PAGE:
After the Supreme Court’s recent overturning of Roe v. Wade, which granted the constitutional right to an abortion, some people have raised concerns about providing reproductive health data to outside sources such as period-tracking apps.
Those concerns have now been extended to an alleged rule impacting high school athletes in Florida. News outlets and some people on social media are claiming that female student-athletes in the state have to report their menstrual history in order to play sports.
“They must disclose when they got their first period, date of their last one, etc.,” one person wrote on Twitter.
Are female high school athletes in Florida required to report their menstrual history to play sports?
No, female athletes at Florida public high schools aren’t required to report their menstrual history to play sports.
Student-athletes in Florida are asked questions about their periods as part of a physical evaluation form, but the students can decline to answer.
WHAT WE FOUND
The Florida High School Athletic Association (FHSAA) manages sports and organizes competitions for public high schools throughout Florida. The association requires athletes to fill out a physical evaluation form to play sports.
All public school districts in the state are required to use the athletic forms provided by FHSAA, Claudia Shea, executive director of communications and engagement for the Palm Beach County School District in Florida, told VERIFY.
The physical evaluation form has five questions for female student-athletes about their menstrual cycles:
- When was your first menstrual period?
- When was your most recent menstrual period?
- How much time do you usually have from the start of one period to the start of another?
- How many periods have you had in the last year?
- What was the longest time between periods in the last year?
Responses to these questions are listed as “optional” on the FHSAA form, which also asks other health questions about conditions such as asthma and seasonal allergies that require medical treatment.
Shea addressed the claims circulating online, writing in an email to VERIFY that “there are definite errors being reported.”
“The question you are referencing is optional, whether the information is submitted online or on paper,” Shea said.
In Palm Beach County, male and female student-athletes use the same form and both can write “not applicable” in the section with questions about menstrual cycles, Shea said.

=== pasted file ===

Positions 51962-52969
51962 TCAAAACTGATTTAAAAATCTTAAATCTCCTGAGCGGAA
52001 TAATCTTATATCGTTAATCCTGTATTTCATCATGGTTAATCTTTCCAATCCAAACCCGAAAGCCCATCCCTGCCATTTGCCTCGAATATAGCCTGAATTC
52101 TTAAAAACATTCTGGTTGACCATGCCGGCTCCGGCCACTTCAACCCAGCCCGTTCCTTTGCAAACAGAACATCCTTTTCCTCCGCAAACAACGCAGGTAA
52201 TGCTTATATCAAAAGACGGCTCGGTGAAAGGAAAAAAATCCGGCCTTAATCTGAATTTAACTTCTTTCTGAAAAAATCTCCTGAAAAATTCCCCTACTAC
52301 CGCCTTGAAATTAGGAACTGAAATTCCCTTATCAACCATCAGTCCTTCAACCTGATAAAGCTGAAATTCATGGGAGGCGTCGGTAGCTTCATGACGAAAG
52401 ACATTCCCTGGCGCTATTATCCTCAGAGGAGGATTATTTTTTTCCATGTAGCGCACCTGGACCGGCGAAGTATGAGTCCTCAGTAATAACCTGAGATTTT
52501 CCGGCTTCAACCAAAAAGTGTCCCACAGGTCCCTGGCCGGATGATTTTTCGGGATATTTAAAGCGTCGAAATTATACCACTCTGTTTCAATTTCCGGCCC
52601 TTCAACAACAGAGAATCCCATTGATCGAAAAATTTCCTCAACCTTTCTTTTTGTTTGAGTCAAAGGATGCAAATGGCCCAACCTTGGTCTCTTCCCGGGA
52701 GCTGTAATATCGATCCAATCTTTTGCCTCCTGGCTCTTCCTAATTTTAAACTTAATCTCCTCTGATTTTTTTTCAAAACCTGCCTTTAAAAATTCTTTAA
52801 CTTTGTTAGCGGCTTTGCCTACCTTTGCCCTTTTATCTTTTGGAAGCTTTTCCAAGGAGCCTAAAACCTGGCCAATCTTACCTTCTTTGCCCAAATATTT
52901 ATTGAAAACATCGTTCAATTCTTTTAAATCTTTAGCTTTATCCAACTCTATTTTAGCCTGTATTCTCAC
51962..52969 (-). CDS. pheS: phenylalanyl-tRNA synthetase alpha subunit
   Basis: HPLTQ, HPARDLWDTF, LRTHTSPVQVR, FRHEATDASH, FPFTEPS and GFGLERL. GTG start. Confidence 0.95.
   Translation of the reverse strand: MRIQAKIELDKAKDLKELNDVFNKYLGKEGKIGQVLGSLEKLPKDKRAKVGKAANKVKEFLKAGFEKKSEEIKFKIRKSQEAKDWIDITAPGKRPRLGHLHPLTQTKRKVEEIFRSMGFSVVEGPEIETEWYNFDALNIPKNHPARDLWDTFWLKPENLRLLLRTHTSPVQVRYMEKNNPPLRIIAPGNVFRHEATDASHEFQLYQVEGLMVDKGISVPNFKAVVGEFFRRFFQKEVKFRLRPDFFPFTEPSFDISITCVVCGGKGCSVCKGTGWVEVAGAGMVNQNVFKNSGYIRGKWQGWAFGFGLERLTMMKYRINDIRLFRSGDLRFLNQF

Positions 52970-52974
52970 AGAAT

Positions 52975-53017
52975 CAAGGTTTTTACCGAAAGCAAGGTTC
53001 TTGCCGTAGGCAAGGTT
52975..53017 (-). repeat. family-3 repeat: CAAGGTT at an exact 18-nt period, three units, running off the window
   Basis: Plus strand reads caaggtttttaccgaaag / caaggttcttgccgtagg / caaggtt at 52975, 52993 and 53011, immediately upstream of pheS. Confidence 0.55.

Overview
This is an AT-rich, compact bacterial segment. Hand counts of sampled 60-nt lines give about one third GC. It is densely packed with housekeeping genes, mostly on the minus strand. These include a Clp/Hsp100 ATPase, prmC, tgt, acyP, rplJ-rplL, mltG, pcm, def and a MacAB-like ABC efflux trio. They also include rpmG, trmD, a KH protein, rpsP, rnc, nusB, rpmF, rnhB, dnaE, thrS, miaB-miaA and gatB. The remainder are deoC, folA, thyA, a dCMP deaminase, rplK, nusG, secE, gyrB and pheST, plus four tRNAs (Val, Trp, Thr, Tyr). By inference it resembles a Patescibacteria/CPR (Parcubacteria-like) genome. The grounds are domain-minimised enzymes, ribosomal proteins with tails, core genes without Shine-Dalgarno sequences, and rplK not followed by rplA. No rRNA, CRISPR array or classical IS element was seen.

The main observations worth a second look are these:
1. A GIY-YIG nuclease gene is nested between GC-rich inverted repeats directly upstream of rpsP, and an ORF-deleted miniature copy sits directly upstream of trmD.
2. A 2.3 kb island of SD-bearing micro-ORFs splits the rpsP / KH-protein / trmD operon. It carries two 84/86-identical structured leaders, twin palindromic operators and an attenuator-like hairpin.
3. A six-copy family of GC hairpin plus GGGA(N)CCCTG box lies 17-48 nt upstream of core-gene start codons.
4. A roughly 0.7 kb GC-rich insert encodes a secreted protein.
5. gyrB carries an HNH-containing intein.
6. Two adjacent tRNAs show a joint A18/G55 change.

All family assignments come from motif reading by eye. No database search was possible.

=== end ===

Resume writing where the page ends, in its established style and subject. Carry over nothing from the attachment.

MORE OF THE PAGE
Miami-Dade County and Hillsborough County Public Schools in Florida also have copies of FHSAA physical evaluation form on their websites, and the questions about menstrual cycles are listed as optional there.
The questions about menstrual cycles aren’t new, either. FHSAA has had them on the physical evaluation form for at least two decades, according to Shea.
Even though athletes aren’t required to answer the questions, Palm Beach County School District has recently asked whether FHSAA can remove them. The association hasn’t changed the form to date.
“The District will continue to explore other options, such as lobbying for revisions to this form and/or limiting the information provided to schools to solely the physician’s approval or disapproval of the student athlete’s medical clearance,” Shea wrote in a statement.
FHSAA told VERIFY in a statement that a Florida law requires the association to “adopt bylaws that require all students participating in interscholastic athletic competition or who are candidates for an interscholastic team to satisfactorily pass a medical evaluation each year before participating.”
A consent and liability form from the FHSAA “provides consent for release of the student’s medical history should treatment for illness or injury be necessary. The school retains this information and is able to provide any necessary medical information to the health care practitioner providing services for the ill or injured student,” the association’s executive director said.
Florida high schools aren’t alone in asking female student-athletes about their menstrual cycles.
A medical history form from Virginia High School League, Inc. includes these four questions:
- Have you ever had a menstrual period?
- Age when you had your first menstrual period
- Number of periods in the last 12 months
- When was your most recent menstrual period?
The North Carolina High School Athletic Association also asks the same questions of its female student-athletes.
Abnormal or irregular periods can signal health problems, such as bleeding, thyroid or pituitary disorders, the Cleveland Clinic says on its website.